But if you’re outside of the areas served by Best Pick Reports, there’s no need to resign yourself to the possibility of a subpar experience with a tree service pro. Ask the following ten questions of every company you interview to ensure that you’re getting all the information you need before money exchanges hands and work begins.

1. Do you have a certified arborist on staff?

According to the International Society of Arboriculture (ISA), an arborist is specially trained to provide proper tree care. You will want an arborist that is an ISA Certified Arborist. These professionals are not only tree experts, they undergo ongoing training in the field.

2. Which industry organizations does your company belong to?

Aside from being certified, a reputable company should belong to professional organizations specific to their field. You can ask, and most companies showcase this information on their website. This shows the company has the respect of others in the field. The Tree Care Industry Association (TCIA) and the American Society of Consulting Arborists (ASCA) are two great organizations.

3. May I see your proof of insurance?

This is a must. In my case, I didn’t do this at all. I didn’t even think about it. The damage caused by the tree company I hired ended up costing a lot of money that I didn’t have. A dead tree cost me the price of the tree removal (twice), the price of repairing a damaged sewer line, and the end of a great landlord/tenant relationship.

It is also vital that any company is compliant with OSHA Work Safety rules, as well as your state’s Department of Transportation regulations. Aside from the basics, each state has its own regulations. In the case of heavy equipment and underground sewer lines, weight of vehicles and proper operation is essential. If damage does occur, a properly licensed and insured contractor carries general liability insurance to cover those damages along with a flurry of other insurance coverages to protect the workers, your home, and their business.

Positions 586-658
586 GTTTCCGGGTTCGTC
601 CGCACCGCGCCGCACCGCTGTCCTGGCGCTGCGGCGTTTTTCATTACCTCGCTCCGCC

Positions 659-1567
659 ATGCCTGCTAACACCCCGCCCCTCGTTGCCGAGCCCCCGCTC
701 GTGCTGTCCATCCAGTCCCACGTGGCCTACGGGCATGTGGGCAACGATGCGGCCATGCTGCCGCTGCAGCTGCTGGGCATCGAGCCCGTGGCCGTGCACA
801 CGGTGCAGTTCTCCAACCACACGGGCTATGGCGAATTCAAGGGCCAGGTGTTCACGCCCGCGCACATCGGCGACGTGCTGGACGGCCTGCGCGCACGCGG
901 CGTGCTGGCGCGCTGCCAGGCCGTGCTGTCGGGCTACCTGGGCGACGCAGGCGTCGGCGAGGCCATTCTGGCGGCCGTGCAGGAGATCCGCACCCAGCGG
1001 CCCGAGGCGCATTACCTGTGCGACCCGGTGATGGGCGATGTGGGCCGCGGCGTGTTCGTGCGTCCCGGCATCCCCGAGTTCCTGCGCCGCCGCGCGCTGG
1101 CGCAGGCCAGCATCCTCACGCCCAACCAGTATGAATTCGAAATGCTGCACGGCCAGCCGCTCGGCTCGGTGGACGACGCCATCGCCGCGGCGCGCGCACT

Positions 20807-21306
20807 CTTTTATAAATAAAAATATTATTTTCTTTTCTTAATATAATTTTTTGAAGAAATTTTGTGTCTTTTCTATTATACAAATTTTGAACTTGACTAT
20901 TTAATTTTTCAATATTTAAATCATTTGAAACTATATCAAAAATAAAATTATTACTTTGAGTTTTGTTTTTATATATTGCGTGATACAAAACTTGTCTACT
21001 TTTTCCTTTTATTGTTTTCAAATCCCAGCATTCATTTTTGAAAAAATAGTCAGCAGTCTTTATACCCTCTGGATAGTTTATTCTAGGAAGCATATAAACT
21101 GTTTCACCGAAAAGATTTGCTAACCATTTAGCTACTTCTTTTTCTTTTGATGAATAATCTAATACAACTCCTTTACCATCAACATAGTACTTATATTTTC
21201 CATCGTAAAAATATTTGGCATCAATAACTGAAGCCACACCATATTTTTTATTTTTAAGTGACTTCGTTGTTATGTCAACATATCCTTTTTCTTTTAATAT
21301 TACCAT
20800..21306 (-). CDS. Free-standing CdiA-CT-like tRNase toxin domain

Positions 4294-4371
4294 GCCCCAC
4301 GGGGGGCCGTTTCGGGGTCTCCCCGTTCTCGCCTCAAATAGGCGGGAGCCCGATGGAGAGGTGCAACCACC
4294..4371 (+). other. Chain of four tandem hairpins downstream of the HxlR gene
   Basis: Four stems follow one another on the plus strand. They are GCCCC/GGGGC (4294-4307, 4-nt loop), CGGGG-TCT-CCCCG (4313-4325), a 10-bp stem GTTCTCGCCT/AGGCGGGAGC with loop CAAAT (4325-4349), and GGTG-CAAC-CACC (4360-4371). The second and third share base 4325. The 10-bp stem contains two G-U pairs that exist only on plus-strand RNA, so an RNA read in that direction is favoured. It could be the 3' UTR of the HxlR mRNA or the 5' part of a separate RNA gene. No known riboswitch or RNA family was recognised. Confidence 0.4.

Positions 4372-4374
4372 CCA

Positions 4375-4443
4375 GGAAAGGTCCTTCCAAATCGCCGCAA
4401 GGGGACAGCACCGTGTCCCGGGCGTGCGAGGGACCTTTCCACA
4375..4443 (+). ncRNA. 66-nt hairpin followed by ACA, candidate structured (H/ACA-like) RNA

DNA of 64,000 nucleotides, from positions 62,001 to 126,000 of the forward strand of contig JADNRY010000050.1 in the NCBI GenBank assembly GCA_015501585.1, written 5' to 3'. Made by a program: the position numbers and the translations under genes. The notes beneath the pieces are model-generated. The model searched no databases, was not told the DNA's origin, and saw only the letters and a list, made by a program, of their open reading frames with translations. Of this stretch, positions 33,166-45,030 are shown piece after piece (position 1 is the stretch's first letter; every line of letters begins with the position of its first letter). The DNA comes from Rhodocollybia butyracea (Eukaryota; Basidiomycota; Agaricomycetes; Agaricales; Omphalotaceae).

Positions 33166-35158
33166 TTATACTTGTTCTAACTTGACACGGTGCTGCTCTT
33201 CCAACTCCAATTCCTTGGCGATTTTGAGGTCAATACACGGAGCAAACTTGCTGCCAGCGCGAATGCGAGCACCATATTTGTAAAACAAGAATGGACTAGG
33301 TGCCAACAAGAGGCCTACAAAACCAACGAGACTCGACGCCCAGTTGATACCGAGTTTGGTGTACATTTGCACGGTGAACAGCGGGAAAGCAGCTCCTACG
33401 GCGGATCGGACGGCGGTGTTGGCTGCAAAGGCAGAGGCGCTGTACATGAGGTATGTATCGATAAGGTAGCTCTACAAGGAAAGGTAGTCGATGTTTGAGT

4. Will my job require a permit?

Often there are permits required (and in some cases, clearance from your homeowners’ association), and failing to meet these requirements would be a costly mistake to make. Fines from unpermitted work can be steep, and it can cause discord in your neighborhood. Follow the law, brief yourself on the requirements in your county, and ask the company if they have applied for any required permits.

5. How long will you honor a quote?

Take the time to ask for a second opinion, but know how long each company you interview will honor your quote. Just like anything else, you have the right to educate yourself. You have the absolute right to explore costs. It’s your money, your home, and your time. And remember, if a company insists that you act right then and there, keep looking. High-pressure sales tactics are not a good sign.

6. How often do you handle this specific issue?

Ask about the specific problem you’re facing with your tree or trees. If you have a dying tree, ask if it is salvageable. Arborists are trained to bring sick trees back to health. In many cases you can save that beautiful tree.

7. What is your history in the tree services industry?